Keith Fontenot | 8/27/2009 7:33:02 PM
You could almost hear the gates fly open and the thunder of hooves on August 14-15 during the two days of the Louisiana Quarter Horse Breeders Association (LQHBA) Annual Louisiana-Bred Yearling Sale. Held at the Coushatta Casino Resort facility in Kinder, this was about as fine a display of yearling racing horseflesh as you could ask for in this part of our world. There were 578 fillies and colts entered in this two-day sale, prior to any scratches or withdrawals, with owners and buyers from several states in attendance.
I was there for two reasons: primarily, one, I went last year and thoroughly enjoyed visiting with many of our Evangeline Parish producers and observing the excellent animals they raised, and, two, I was there to find out more about and to let people in our parish realize how large the race horse-related industry is and what it means to our parish. Although almost as many horses were nominated for sale this year, the markets were fairly tight. It was very surprising to see how many people from our parish had animals either through consignment or direct ownership in this sale. I am positive we did not see nor visit with or get pictures of everybody who was there, but with those we did get you should get a glimpse of how this industry is developing and what it means to our parish.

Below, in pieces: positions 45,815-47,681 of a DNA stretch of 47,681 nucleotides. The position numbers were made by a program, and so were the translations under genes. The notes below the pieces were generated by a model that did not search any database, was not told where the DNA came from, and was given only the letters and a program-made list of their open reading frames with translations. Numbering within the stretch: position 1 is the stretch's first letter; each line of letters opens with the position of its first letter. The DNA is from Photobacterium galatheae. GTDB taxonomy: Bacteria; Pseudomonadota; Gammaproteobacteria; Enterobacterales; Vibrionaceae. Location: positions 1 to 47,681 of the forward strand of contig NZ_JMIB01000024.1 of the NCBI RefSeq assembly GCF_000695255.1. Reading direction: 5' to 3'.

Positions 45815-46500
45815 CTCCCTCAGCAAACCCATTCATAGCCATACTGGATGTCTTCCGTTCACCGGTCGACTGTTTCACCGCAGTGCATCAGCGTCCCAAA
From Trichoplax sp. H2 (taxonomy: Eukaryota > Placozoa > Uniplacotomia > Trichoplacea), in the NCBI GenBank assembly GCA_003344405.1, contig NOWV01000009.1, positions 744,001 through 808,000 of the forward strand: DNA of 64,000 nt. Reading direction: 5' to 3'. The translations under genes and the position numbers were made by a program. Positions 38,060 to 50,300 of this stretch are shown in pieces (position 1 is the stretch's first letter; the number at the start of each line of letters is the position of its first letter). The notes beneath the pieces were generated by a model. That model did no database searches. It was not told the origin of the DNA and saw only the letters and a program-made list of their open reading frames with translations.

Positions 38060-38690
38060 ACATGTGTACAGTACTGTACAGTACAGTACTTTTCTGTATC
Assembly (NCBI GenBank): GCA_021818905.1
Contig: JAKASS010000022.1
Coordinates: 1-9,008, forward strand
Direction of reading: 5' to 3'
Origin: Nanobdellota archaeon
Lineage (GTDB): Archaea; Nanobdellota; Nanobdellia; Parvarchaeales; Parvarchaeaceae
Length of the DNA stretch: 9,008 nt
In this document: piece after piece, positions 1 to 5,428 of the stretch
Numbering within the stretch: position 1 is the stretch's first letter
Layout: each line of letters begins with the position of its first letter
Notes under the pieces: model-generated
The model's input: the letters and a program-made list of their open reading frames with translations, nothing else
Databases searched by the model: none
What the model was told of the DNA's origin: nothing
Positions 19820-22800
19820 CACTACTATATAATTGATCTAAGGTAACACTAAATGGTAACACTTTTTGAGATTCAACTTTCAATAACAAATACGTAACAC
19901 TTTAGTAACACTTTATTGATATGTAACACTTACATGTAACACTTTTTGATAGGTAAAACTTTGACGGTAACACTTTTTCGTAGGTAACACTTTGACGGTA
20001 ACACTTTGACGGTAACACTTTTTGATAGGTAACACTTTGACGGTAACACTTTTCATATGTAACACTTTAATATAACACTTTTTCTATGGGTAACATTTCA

In a situation like this sale, you don’t want to ask too many questions or publicize the wrong information. We also did not want to interfere with people doing business, as this was a very busy time when horses were being shown to potential buyers. We visited with several of the breeders and consigners prior to the start of the sale out in the barns and stalls where the animals were being prepped prior to the sale. From the catalog and visiting with folks, there were around 146 horses from Evangeline Parish at this sale, an increase over the 110 from last year, and a substantial number when you consider there were 578 total. Not all the owners are from here. For example, Blanchet Farms LLC had around 90 animals in the catalog listing, with Tate Farms having around 31. Several of these animals were born and/or raised in the parish but belong to folks from outside the parish. Still, in all, these animals being bred and raised here bring in valuable economic stimulus to our parish through this business and also all the suppliers and businesses they use and support.
We had a chance to visit with some of our local horse breeders. We also took a few photographs as they were washing and preparing animals, showing them to potential buyers and, in general, getting ready for the sale.
Pictured are Linda and Tucker O’Connor from Mamou with one of their two entries in the sale. As seen here, a lot of final brushing and grooming gets the shine up on the animals prior to the sale. There are many smaller farms such as the O’Connors that have consignments in this sale, as well as the larger farms that we commonly hear of.
Pictured are Stephen Tate, and to the right his brother Robbie Tate, showing us one of the 31 consignments they brought to the sale. These two brothers, along with some hired help, stayed very busy showing consignments to buyers and prepping horses for the sale as their numbers came up in the sale order.